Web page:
Singapore stocks fall most in a year; OCBC, DBS lead losses

Asian shares fell the most in over a year following a sell-off on Wall Street amidst rumours that central banks were tightening policies globally

SGX Logo. Reuters

Singapore shares fell as much as 1.7 percent, dragged by financials, and posted their biggest intraday percentage drop since January 2017.

Asian shares fell the most in over a year following a sell off on Wall Street amidst speculation that central banks globally are likely to tighten policy more aggressively.

MSCI's broadest index of Asia-Pacific shares outside Japan shed 1.7 percent in the largest daily drop since late 2016, Reuters data showed.

Investors were spooked by Friday's U.S. payrolls report which showed wages growing at their fastest pace in more than 8-1/2 years and fuelling inflation expectations, Reuters reported.

The Straits Times Index declined 1.33 percent or 47 points to 3,482. It ended 0.49 percent lower on Friday, taking the year-to-date gains to about 4 percent.

Also Read: Keppel Corp's former key executives arrested in corruption probe

Top lenders Oversea-Chinese Banking Corp and United Overseas Bank fell to their lowest in about a month, while DBS Group Holdings dropped 2 percent to an over two-week low.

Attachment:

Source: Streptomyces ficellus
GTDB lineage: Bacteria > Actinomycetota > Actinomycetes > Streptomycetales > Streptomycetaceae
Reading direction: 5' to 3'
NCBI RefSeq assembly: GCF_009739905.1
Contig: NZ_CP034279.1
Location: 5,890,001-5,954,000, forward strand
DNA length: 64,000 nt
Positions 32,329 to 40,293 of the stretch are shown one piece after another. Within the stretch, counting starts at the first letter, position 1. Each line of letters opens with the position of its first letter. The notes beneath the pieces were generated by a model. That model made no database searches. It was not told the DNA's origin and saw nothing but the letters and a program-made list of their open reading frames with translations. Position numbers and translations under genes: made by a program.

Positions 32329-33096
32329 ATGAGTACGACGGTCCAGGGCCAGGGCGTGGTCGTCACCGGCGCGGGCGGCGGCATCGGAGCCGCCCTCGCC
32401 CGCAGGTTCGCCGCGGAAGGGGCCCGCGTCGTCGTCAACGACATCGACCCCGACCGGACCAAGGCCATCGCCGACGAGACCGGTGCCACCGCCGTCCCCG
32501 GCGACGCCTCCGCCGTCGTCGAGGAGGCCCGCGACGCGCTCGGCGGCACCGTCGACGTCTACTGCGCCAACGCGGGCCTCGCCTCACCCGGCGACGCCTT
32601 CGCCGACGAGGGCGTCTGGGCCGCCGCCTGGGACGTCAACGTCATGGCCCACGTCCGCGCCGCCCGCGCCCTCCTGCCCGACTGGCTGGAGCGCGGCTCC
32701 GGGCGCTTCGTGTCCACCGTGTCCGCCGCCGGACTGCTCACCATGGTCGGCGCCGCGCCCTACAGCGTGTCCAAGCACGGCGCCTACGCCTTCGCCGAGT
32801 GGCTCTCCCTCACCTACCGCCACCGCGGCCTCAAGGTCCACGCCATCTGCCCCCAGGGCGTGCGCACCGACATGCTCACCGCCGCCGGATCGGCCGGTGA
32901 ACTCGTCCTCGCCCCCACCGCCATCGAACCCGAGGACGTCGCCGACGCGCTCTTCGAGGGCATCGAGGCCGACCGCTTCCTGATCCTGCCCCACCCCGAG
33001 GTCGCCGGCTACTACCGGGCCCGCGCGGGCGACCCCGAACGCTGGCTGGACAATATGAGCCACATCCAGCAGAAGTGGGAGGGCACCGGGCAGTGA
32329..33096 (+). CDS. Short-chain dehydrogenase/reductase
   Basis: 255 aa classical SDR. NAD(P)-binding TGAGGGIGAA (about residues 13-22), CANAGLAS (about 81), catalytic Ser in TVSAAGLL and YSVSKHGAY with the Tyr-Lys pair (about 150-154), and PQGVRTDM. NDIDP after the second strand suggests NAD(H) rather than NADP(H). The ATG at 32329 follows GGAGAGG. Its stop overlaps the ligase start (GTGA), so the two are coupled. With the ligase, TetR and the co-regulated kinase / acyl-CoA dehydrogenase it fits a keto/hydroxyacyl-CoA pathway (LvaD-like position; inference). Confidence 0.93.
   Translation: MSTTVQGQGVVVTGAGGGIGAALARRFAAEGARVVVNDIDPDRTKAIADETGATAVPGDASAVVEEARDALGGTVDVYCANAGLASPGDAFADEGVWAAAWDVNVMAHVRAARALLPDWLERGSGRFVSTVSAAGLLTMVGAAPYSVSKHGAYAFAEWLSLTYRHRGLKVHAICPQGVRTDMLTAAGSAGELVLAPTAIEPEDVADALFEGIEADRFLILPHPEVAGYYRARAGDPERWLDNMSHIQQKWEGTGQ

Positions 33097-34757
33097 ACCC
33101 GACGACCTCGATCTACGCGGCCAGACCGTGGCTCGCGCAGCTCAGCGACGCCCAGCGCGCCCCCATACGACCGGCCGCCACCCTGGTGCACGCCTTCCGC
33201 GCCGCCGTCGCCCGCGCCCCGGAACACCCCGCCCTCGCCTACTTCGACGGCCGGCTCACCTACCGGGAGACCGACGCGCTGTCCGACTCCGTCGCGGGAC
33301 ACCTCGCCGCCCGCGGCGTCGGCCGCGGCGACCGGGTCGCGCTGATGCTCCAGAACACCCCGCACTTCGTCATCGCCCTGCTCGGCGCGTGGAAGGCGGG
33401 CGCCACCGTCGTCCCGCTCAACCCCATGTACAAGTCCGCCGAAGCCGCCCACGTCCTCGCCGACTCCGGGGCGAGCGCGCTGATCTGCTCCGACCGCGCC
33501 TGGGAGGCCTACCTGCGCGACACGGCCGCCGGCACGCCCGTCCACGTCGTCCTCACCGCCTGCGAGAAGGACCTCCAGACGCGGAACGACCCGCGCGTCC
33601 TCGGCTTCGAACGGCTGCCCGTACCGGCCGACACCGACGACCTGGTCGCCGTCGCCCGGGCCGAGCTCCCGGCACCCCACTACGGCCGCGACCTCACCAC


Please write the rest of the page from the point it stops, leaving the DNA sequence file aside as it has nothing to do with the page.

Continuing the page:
Active stocks included, Lion Gold climbing 100 percent to S$0.002 while Disa dropped 6.7 percent to S$0.01 in afternoon trades.

Marco Polo Marine plunged 8 percent after United Overseas Bank said that it has sold its entire 10.29 percent stake in the company for about S$12.68 million.

Singapore Telecommunications was down 0.3 percent. The telecoms major on Monday said it will buy new shares in Bharti Telecom - the holding company of its Indian associate Bharti Airtel for S$555.6 million.

Keppel Corp shares were down 2 percent. Several of former key executives of Keppel and its offshore and marine units have been arrested for their alleged involvement in the corruption scandal involving Keppel Offshore & Marine, The Straits Times reported on Friday.

About 2.8 billion shares worth S$1.8 billion changed hands, with losers outnumbering gainers 445 to 101.

This article was first published on February 5, 2018